'Decade of austerity led to cuts to services that are vitally needed'

In 2011 trouble flared after people took to the streets to demand "justice", after Mark Duggan was s

In 2011 trouble flared after people took to the streets to demand "justice", after Mark Duggan was shot dead by police - Credit: PA Images

In the last week there has been a lot of looking back to that tumultuous week in August 2011 which started with the shooting of Mark Duggan and ended with unrest in our borough and beyond. It is important to reflect and learn from our history. But we must not be defined by the past. 

Back in 2011, it was recognised the people of Tottenham faced real structural disadvantages – racism, higher than average rates of unemployment, lower education attainment, poorer health outcomes, and overcrowding.

Both Haringey Council and the community worked hard to build on Tottenham’s strengths. Before the pandemic, fewer adults were claiming out of work benefits. Fewer children were being excluded from school. Fewer households were living in temporary accommodation. 

Just last week I visited Gladesmore School in south Tottenham. The pupils I met were incredible ambassadors for their school and their community. They left me with such a feeling of hope for the future.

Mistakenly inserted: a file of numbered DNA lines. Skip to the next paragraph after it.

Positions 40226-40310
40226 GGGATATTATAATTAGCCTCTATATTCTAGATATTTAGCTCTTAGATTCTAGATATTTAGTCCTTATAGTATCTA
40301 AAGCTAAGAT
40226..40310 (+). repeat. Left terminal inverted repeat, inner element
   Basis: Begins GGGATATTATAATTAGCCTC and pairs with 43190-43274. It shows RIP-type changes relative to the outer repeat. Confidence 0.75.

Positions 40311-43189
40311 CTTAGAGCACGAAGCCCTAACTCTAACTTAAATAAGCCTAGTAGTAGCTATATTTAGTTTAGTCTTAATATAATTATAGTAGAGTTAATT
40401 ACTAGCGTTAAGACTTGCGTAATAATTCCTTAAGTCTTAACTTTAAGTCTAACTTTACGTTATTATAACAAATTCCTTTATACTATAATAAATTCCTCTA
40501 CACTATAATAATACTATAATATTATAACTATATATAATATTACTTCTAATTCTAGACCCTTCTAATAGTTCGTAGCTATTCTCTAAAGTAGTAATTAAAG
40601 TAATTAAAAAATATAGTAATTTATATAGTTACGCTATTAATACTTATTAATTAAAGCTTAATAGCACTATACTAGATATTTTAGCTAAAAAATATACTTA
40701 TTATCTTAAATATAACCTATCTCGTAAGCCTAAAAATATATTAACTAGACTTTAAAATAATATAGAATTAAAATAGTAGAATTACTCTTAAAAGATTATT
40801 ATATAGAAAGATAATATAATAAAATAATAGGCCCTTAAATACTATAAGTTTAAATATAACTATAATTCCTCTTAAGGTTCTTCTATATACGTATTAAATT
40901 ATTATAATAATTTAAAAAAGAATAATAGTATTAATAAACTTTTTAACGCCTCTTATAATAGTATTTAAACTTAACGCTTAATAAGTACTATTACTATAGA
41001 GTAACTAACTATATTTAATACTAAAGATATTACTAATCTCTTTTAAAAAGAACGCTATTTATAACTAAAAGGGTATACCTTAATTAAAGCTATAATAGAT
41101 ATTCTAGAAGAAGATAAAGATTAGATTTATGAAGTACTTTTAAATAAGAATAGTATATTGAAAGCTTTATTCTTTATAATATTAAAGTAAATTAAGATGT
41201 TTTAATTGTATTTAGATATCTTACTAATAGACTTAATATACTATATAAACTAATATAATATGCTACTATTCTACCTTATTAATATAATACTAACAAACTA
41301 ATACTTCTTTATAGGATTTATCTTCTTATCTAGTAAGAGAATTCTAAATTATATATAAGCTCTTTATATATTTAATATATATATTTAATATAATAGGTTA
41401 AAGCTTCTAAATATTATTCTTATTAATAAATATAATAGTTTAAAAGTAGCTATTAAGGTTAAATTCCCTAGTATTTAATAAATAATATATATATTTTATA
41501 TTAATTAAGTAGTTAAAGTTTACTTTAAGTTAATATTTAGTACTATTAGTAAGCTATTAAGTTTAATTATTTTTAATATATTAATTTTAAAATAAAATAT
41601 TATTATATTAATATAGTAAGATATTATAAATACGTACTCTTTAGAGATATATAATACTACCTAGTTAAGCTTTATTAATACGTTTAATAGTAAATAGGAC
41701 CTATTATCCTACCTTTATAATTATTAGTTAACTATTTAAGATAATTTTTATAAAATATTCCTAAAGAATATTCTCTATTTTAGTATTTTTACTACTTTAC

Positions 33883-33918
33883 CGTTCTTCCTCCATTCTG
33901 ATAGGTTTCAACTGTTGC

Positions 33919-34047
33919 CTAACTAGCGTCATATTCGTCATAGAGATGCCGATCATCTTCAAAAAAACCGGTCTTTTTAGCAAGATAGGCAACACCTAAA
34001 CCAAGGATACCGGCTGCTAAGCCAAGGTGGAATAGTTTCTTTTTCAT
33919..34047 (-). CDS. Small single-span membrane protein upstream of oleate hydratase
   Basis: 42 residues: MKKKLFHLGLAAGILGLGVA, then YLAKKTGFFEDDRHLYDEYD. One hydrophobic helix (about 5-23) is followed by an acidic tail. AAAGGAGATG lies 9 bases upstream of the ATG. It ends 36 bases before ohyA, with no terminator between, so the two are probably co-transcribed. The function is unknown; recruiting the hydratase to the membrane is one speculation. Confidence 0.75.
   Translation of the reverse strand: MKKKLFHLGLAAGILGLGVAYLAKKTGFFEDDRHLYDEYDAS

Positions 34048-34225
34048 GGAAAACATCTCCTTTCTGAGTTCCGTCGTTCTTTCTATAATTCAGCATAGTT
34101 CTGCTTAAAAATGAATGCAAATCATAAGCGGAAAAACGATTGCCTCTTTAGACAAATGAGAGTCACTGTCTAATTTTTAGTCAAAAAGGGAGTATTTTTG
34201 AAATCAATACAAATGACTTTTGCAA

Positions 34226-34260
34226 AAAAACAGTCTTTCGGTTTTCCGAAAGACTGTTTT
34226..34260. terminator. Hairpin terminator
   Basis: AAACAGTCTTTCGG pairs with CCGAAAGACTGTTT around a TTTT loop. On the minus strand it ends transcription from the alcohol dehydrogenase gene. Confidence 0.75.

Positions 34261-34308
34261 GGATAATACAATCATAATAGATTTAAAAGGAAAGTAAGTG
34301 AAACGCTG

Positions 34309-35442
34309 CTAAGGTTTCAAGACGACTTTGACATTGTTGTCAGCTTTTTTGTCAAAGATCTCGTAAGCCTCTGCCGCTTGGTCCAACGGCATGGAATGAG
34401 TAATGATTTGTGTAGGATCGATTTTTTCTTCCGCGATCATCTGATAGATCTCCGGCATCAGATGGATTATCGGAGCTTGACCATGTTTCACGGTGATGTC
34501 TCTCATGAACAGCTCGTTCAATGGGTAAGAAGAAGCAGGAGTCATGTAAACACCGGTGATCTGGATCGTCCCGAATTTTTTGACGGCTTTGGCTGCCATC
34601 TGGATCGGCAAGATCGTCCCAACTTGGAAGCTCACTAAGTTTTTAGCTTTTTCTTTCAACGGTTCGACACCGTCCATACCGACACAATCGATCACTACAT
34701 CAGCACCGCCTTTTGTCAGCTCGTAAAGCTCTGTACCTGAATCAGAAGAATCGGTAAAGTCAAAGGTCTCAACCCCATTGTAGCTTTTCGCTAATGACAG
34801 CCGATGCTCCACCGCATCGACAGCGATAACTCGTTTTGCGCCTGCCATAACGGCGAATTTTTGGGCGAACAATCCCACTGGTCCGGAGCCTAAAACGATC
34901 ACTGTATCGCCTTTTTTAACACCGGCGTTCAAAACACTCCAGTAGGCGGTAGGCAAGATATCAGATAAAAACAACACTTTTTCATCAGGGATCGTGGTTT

All this despite a decade of austerity that has led to cuts in the very services – including youth services – that are desperately needed.   

Cllr Peray Ahmet, leader, Haringey Council

Cllr Peray Ahmet is working to improve Tottenham - Credit: Haringey Council


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So, we were going in the right direction, but the pandemic has been tough on Tottenham, with many of our residents suffering from closures in retail, leisure, and hospitality. In Tottenham’s creative sector, many self-employed residents have seen their work dry up, without access to the furlough scheme.

The relationship between the community and the police is stronger but trust levels are not where we would want them to be.

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Without additional, sustained government support there is a risk that Tottenham will go backwards economically, and the wider progress will be lost.

My cabinet and I are committed to taking the borough forward by listening to our residents and co-producing solutions with you.     

We are delivering an additional 3,000 council homes in the next decade, building our youth services, ensuring every child gets the best start, tackling the climate crisis and driving a local economic recovery by supporting our high streets and town centres.

We can and will achieve transformational change, working with our residents, but we could go further and faster with more help from the government. That is why I have written to the prime minister to ask him for the resources we need to level up Tottenham. 

You can read my letter on the council’s website – I’ll let you know what response I get.

Cllr Peray Ahmet (Lab) is leader of Haringey Council.

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